File Browser Launcher now has GIO support. If Python bindings for GIO are available (since GNOME 2.26/Ubuntu 9.04 I believe), File Browser Launcher is able to manage mountable drives like Nautilus' Places side pane does. If a drive (e.g. flash drive or mounted network place, etc.) is mounted, an eject icon will appear for that drive (as seen in the screenshot) and clicking it will eject the drive. If the place is not mounted but is mountable, clicking it will mount it and (upon success) open it in the file browser.
The applet also has drag-and-drop support, as seen in the recursive screenshot. Dragging a file (or folder) over the applet icon for (currently) 600ms makes the dialog open. (During this time a progress pie chart will appear.) The file can be dropped on any mounted place or bookmark, and it will be moved there. Upon success, the folder will open.
To-Do List received no significant changes, other than working with the rewrite and in the way progress buttons are drawn. Detach support has been removed.
SlickSwitcher is now in Awn Extras. Thanks to work in Awn core, the background and border colors of the applet's dialog can be customized properly. This theming helps with backgrounds that don't quite match the normal dialog background color. The version in Awn Extras is also slightly more RAM-efficient than previous versions. Detach support has also been removed from Slickswitcher.
Feeds Applet is a new applet to monitor Web Feeds. Enter the URLs of RSS or Atom feeds to add them to the applet. Their items are visible from the dialog, and clicking the item opens it in a web browser. You can also log in to your Google Reader account to add it as a feed. Whenever any of your Google Reader feeds is updated, it'll show in the dialog. If Google Reader is the only feed, the icon will turn blue instead of orange. Like with virtually every other applet, you can still drag and drop an icon onto the applet to use that icon instead.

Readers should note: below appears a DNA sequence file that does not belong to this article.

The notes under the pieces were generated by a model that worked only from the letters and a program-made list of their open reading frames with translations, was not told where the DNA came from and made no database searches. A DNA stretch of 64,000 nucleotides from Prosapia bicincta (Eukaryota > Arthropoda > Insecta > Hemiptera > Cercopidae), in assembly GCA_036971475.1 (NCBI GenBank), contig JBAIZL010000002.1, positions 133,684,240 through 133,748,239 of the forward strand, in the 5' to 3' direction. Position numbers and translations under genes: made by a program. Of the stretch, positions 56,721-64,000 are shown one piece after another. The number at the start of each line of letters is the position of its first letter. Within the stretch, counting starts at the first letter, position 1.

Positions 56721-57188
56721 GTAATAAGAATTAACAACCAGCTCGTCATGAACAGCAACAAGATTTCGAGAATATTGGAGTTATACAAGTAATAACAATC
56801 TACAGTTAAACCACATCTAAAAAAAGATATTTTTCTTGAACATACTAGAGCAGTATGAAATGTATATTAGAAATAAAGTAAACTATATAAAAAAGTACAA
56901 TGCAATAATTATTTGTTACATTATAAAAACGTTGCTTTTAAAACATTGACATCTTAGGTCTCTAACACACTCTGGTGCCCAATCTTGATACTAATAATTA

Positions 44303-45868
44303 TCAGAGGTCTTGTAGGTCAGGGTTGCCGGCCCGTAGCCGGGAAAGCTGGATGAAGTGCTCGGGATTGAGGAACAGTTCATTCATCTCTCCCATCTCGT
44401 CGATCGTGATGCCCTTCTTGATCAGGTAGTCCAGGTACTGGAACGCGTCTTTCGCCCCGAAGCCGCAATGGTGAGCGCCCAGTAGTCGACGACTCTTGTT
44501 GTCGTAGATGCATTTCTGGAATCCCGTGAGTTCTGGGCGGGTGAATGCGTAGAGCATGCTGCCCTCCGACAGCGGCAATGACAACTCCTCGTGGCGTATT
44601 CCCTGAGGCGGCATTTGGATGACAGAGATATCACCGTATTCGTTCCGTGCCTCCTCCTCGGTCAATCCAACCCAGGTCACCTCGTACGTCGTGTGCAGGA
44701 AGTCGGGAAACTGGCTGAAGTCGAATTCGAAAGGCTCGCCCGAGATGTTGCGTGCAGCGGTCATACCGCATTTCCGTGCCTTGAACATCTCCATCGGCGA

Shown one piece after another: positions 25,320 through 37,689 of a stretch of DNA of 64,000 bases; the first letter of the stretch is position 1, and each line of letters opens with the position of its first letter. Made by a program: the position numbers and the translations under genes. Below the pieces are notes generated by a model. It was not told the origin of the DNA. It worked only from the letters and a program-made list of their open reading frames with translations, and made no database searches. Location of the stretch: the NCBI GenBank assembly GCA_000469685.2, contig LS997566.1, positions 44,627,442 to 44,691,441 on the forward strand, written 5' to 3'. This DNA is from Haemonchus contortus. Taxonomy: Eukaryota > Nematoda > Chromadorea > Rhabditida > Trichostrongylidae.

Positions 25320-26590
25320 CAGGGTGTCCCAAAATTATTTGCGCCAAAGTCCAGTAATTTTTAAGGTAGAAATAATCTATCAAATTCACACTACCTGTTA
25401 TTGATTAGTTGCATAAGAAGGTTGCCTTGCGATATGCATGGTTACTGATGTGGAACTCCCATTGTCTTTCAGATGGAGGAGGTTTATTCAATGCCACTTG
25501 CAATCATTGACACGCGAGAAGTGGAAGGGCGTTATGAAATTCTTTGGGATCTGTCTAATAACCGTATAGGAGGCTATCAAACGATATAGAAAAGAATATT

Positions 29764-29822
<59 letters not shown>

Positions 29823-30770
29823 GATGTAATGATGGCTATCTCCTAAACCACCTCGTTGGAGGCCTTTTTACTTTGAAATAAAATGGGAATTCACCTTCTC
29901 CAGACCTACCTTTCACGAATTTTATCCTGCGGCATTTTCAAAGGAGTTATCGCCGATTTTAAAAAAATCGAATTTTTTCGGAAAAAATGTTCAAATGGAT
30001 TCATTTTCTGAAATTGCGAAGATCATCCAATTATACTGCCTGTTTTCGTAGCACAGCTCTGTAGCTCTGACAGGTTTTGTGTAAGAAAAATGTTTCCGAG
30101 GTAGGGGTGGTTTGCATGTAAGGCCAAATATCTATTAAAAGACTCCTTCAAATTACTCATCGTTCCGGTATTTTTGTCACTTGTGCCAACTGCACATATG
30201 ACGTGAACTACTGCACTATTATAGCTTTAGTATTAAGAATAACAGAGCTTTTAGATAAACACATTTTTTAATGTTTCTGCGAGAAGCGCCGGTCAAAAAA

There is an option (enabled by default) to automatically update every five minutes (adjustable). Feeds Applet also has an option (enabled by default) to display standard notifications when a feed is updated. With these two features, you don't need to constantly check your sites or Google Reader for updates.
Like File Browser Launcher, Feeds Applet also has drag and drop support. If you drag and drop a link to an RSS or Atom feed onto the applet icon, it will add that feed. When the dialog is open, you can drag and drop the toggle buttons of the feeds to reorder them. If you drag a feed out of the dialog, you can drop a link to its main page into another app. This may or may not work with your web browser's bookmarks or tab bar, depending on a) which browser it is, and b) how it's feeling that day. (It's sometimes inconsistent.)
Lastly, if logged in to Google Reader, when adding a feed you can search for feeds using the same system as the main Google Reader web interface. This way, you can just type in cnn instead of http://rss.cnn.com/rss/cnn_topstories.rss. It also helps if you want to find multiple feeds about a specific topic, such as Linux or NASA.
There's still a lot more to be done. To-do needs a backend for all its items that's better than awn.Config. Feeds needs OPML import/export. To-do also needs import/export of its list. SlickSwitcher has several little quirks, needs to use the standard text overlay, and needs better background acquiring. To-do also needs to use the standard text overlay. SlickSwitcher and To-do might add drag-and-drop support.
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